“Oh, that’s sap from a very special tree,” said the Fidori. “Trees that grow where I’m from. I found only one little one here in the forest and I thought it might help.”
“It sure was tasty,” commented James.
The Fidori’s eyes lit up. “Oh yes, the best. All these other tree saps are not the same.”
“Where are you from Fidori?” James said, pronouncing ‘Fidori’ slowly to make sure he got it right.
“You can call me Zintar,” said the Fidori. “And I am not from here. I don’t really know where I am or where I came from, but it’s not here.”
James noticed that the Fidori’s voice trembled as he said this. “Are you lost?” he asked kindly.
“Yes, I am,” answered Zintar.
“Well, I know the forest pretty well. Maybe I could help you find your home,” suggested James.
“Oh, would you?” Zintar said. “I’ve been searching for a long time, but I can’t find anything that looks familiar.”
“Well, what does your home look like?” asked James.
“For starters, the ground is not as hard,” The Fidori said, thumping one of his mushroom feet on the forest floor. “It’s kind of springy and my round feet just hop along. It is much easier to walk on than this stuff.”
“Hmm,” thought James, trying to remember if he had seen any bouncy areas in the forest. Then he remembered a place between two big rocks where the moss was so thick that it was kind of bouncy. He had even taken a nap there once because it was so cosy. “I might know of a place with softer ground.”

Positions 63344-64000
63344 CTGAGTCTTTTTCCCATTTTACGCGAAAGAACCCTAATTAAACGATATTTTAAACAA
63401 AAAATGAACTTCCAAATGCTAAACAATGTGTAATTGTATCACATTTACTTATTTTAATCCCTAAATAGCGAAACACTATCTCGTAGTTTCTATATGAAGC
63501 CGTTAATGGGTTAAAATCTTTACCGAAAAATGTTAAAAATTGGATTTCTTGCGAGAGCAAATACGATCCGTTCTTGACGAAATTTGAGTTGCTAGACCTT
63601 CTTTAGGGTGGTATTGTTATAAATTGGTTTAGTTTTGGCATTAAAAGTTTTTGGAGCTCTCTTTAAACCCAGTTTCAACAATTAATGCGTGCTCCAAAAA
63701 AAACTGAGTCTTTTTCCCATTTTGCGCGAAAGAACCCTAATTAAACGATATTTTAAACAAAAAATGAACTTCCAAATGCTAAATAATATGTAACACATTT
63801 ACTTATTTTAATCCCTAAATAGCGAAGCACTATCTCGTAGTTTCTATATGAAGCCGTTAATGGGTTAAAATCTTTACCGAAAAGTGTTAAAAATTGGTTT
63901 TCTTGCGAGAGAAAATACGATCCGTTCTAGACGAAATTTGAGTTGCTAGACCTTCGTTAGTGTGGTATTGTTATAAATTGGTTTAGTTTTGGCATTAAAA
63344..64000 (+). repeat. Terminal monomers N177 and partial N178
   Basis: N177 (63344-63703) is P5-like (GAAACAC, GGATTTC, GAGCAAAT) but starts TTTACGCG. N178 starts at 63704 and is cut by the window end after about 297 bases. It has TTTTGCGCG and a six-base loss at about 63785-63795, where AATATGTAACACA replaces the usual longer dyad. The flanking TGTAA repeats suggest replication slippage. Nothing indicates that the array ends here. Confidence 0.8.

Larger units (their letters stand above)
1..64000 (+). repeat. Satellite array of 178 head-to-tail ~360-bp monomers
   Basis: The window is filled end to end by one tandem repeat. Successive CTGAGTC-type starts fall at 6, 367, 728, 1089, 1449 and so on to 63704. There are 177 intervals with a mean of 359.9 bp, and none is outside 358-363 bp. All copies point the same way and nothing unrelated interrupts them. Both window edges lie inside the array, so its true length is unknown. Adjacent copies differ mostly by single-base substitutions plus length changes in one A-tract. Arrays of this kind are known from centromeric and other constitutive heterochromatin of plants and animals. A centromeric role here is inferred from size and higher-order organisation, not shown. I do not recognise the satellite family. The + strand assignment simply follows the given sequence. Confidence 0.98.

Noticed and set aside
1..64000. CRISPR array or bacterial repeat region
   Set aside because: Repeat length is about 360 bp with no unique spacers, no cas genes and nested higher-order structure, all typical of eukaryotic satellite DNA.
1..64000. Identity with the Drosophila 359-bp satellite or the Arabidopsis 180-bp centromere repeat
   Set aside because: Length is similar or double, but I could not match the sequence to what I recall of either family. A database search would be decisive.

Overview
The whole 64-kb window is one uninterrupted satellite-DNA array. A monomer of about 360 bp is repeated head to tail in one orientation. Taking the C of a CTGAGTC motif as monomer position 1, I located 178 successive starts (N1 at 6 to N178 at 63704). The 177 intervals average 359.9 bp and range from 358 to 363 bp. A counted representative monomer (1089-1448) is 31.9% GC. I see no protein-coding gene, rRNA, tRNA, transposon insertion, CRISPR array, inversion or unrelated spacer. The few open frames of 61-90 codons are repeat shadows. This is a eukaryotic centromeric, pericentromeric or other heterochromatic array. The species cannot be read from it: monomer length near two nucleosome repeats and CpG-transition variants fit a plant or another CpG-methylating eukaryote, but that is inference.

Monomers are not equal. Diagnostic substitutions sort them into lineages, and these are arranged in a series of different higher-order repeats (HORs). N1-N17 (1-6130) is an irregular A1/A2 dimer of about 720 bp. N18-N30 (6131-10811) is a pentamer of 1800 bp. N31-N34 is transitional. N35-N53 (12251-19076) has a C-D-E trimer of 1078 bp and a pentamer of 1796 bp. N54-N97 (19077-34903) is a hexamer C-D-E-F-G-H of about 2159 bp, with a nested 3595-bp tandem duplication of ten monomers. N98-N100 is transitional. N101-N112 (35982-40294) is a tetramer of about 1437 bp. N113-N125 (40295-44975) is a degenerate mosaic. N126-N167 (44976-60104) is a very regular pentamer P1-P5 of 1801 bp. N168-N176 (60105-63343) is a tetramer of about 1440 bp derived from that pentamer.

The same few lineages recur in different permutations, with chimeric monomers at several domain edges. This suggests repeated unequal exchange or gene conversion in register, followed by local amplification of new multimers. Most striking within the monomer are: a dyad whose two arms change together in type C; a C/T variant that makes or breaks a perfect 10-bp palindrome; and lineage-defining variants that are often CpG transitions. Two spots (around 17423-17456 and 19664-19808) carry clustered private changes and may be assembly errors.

Zintar’s eyes lit up. “Really?”
“Yeah. It’s not too far from here,” said James confidently. “Come on, I’ll show you.”
The two walked along through the forest. James was feeling normal again after his episode with the poisonous flower. Well, normal-ish. He was, after all, talking to a green-skinned, leafy legged, mushroom footed creature. In all the fairy tales, James had never even heard of such a creature.
“Is this your home, James?” Zintar asked.
“No, not really. My home is just outside of the forest, but I like being in the forest much better.”
“The forest is pretty,” said the Fidori. “But when I first woke up, I was startled because it was so dark. I sat for two days behind a tree watching everything go on. There were little creatures scurrying around and they didn’t seem bothered by me, so I ventured away from the tree. Things got a bit lighter, but I still couldn’t see the sky as I can from home. Where I come from, you can see the sky forever–there is nothing in the way.”
James began to wonder if the mossy place they were headed to might not be the Fidori’s home after all. You could see the sky, but there were also tree branches in the way. They were not very far from the place, so thought they might as well keep going to check it out.
They arrived at the place where the hard ground turned into soft, dark green moss, but James wasn’t feeling very confident about it anymore. “This is the place, Zintar. But when you were talking about being able to see the sky stretched out forever, I began to think I was wrong.”
The Fidori walked out onto the mossy ground. He took a little bounce with his mushroom feet, but James knew by the look on his face that this was not home.